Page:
Incorporating fetal archival tissues into undergraduate medical education

Incorporating fetal archival tissues into undergraduate medical education
Kaylin Jeanne Beiter, Sophie Elise Fourniquet, Jason C Mussell
Federation of American Societies for Experimental Biology, 1 April 2019; 33(1)
[The bolded sections have been added by the editor]
A great deal of time is spent in undergraduate medical education preparing students for death and also the importance of informed consent. Missing from these preparations are the differences students may feel when encountering the death of an elderly individual versus the death of an infant and how the different informed consent processes came to be. Purposeful incorporation of fetal specimens in at various time points throughout the first year may be able to help solve these problems simultaneously.
The Louisiana State University Health Sciences Center at New Orleans (LSUHSC-NO) has in its possession a large repository of fetal specimens, many of which were collected prior to the era of IRB protocols, preventing informed consent from being secured for their use. These fetal specimens are used in anatomy education at LSUHSC-NO annually. We identified appropriate time points throughout the first year of training to insert discussions of informed consent and to examine emotions coincident with dealing with fetal and neonatal death and how they might contrast to student emotions about their cadavers, i.e. adult death, as well as how these feelings evolve over the year. Thematic analyses of self-reflections were used to assess differences in students emotions when confronting death. They will also be used to examine changes in student attitudes regarding death during the entire first year.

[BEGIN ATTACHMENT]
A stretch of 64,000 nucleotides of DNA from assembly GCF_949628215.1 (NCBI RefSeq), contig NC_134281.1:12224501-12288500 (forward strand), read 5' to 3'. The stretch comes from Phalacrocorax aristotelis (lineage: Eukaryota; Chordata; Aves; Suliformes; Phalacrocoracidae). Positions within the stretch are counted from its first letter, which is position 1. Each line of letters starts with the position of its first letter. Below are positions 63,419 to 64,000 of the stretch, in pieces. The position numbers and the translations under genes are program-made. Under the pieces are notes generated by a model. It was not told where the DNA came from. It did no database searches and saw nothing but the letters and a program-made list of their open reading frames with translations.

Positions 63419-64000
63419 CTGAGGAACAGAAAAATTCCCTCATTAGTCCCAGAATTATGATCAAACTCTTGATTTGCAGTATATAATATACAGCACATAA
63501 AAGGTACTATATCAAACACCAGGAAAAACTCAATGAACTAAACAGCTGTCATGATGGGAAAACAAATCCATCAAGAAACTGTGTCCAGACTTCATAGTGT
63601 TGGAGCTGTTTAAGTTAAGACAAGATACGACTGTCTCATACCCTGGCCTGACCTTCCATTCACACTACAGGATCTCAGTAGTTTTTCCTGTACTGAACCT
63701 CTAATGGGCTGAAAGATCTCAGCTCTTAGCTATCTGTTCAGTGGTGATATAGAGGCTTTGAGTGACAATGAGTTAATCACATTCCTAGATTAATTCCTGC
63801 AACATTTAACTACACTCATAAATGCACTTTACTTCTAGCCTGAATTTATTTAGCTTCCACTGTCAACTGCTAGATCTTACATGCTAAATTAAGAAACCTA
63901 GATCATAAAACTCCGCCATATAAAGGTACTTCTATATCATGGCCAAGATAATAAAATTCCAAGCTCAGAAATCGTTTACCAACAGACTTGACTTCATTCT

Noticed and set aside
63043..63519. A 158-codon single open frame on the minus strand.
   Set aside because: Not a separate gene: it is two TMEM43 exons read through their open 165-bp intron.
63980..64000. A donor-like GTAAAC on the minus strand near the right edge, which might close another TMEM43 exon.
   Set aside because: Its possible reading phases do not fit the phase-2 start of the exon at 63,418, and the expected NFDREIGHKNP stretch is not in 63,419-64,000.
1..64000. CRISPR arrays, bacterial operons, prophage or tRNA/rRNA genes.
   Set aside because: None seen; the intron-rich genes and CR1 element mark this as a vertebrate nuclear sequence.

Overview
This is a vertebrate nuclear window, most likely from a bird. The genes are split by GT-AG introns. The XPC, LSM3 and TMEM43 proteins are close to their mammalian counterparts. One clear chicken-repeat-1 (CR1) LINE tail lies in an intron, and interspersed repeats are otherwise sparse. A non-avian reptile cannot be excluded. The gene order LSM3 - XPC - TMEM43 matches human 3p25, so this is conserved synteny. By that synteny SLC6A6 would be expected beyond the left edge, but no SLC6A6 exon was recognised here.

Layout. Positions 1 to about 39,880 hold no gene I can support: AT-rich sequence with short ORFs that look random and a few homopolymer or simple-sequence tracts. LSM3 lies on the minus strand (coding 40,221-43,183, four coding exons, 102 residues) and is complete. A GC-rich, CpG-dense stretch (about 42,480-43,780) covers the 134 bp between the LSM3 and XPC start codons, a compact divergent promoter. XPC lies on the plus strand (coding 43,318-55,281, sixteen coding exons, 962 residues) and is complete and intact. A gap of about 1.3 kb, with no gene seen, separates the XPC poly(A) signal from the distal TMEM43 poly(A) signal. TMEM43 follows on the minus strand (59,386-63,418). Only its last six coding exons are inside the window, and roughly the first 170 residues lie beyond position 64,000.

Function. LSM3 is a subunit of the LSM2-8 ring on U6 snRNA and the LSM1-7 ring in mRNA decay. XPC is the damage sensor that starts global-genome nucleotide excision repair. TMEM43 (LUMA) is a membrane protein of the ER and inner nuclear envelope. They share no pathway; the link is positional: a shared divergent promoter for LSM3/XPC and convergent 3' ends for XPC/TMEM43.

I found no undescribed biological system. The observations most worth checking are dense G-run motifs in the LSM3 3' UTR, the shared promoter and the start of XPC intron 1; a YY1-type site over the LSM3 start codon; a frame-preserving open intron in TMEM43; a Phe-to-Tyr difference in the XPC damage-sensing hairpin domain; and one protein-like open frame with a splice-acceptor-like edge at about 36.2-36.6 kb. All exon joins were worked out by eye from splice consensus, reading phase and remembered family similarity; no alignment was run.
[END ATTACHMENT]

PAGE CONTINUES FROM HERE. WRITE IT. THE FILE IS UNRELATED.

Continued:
Using archival material as the centerpiece for principled discourse challenges students to contextualize the practice of medical ethics socially and historically, heightening awareness of their own cultural and social biases. This experience also provided an outlet for students to share their thoughts on the ethical principles that will guide their future practice and to share their emotional reactions to the fetal specimens. Preliminary results showed themes of anxiety and reverence predominating before students entered the adult cadaver lab while sadness, informed consent, and impropriety predominated student reflections before exposure to fetal specimens.
Providing medical students with an example thought process allows students to begin developing their own methods of incorporating respectful pragmatism into their own careers. Incorporation of fetal collections and discussions of their origins enables undergraduate medical students to think critically and examine their own ethical mores in addition to mastering high volumes of content knowledge.

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